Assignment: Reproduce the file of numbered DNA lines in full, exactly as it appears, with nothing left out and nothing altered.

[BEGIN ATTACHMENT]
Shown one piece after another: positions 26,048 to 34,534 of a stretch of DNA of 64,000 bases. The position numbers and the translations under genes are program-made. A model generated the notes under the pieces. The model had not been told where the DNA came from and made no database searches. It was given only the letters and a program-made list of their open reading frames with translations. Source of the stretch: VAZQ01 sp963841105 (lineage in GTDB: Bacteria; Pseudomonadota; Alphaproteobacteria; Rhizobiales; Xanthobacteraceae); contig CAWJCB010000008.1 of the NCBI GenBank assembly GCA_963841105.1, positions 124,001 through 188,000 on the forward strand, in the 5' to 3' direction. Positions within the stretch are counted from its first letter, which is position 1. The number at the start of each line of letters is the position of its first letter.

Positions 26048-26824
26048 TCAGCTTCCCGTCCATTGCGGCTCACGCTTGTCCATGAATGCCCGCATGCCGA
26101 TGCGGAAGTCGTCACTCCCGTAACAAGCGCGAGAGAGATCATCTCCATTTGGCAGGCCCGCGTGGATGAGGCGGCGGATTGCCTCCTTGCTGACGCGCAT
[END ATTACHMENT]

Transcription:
Shown one piece after another: positions 26,048 to 34,534 of a stretch of DNA of 64,000 bases. The position numbers and the translations under genes are program-made. A model generated the notes under the pieces. The model had not been told where the DNA came from and made no database searches. It was given only the letters and a program-made list of their open reading frames with translations. Source of the stretch: VAZQ01 sp963841105 (lineage in GTDB: Bacteria; Pseudomonadota; Alphaproteobacteria; Rhizobiales; Xanthobacteraceae); contig CAWJCB010000008.1 of the NCBI GenBank assembly GCA_963841105.1, positions 124,001 through 188,000 on the forward strand, in the 5' to 3' direction. Positions within the stretch are counted from its first letter, which is position 1. The number at the start of each line of letters is the position of its first letter.

Positions 26048-26824
26048 TCAGCTTCCCGTCCATTGCGGCTCACGCTTGTCCATGAATGCCCGCATGCCGA
26101 TGCGGAAGTCGTCACTCCCGTAACAAGCGCGAGAGAGATCATCTCCATTTGGCAGGCCCGCGTGGATGAGGCGGCGGATTGCCTCCTTGCTGACGCGCAT